Private school, southern university.
He was educated at the University of East Tennessee, studied law, and was admitted to the bar in 1844. He was a Whig, a Presbyterian, and a prohibitionist. He married and had one son.
While in the state legislature, he revised the Code of Tennessee in 1857-1858. He also practiced law in Rogersville, Tennessee, before the war. He supported secession and was elected to both Confederate Houses.
He served on the Judiciary and War Tax Committees and supported the Davis administration on most important issues. He was involved in bills for the manufacture of small arms and was concerned with outlawing illegal and discriminatory acts of impressment. Heiskell resigned from the second House in 1864 because he felt the government was not doing enough to expedite the exchange of Confederate prisoners.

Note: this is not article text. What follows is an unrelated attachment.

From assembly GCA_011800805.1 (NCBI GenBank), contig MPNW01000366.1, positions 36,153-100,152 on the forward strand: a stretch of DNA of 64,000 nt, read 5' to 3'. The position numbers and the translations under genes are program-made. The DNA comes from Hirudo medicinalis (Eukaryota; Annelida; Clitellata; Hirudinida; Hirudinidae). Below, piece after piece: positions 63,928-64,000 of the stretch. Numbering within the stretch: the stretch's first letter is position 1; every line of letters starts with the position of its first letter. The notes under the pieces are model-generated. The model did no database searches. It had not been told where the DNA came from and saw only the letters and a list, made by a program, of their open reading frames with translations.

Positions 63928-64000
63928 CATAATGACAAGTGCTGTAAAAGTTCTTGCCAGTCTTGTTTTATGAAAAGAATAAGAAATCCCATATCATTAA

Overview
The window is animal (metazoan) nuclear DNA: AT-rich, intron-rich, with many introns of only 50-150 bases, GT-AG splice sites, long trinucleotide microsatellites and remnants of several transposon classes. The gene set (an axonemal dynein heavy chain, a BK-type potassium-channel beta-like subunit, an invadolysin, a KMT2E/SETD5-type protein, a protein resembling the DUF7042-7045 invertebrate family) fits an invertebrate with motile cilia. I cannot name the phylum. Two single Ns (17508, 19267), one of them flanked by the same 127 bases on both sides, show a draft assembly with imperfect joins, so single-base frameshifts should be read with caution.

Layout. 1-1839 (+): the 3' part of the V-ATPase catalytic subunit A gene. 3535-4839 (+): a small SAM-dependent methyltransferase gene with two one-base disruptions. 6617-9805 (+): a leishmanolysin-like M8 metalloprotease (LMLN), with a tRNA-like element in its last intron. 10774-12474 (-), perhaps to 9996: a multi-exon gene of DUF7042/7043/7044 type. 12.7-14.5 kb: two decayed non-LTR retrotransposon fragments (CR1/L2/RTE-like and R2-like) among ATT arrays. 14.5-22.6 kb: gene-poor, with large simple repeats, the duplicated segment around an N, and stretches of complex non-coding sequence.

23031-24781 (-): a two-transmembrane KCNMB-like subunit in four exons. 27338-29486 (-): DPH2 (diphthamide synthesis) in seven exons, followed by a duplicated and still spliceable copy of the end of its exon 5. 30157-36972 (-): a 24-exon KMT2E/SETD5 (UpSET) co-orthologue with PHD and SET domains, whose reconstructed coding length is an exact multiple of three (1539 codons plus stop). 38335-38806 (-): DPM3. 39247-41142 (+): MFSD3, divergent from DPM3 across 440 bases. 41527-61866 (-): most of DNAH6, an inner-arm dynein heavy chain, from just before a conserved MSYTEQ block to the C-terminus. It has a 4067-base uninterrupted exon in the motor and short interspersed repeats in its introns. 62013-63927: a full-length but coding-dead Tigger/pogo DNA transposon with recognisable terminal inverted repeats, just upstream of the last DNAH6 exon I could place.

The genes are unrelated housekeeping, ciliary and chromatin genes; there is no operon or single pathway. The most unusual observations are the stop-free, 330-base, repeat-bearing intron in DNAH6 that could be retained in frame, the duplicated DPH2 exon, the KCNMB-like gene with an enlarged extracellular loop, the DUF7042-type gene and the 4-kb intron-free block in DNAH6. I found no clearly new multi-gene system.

He returned to his law practice and gave no further service to the Confederacy. After the war, he moved to Memphis and practiced law. After Reconstruction, he was elected attorney general of Tennessee and later served as reporter of the state Supreme Court.
"Peculiar institution" of slavery was not only expedient but also ordained by God and upheld in Holy Scripture.
Stands for preserving slavery, states' rights, and political liberty for whites. Every individual state is sovereign, even to the point of secession.
He served in the Tennessee State Senate during the 32nd General Assembly from 1857 to 1859, representing Hancock, Hawkins, and Jefferson counties as a member of the Whig Party.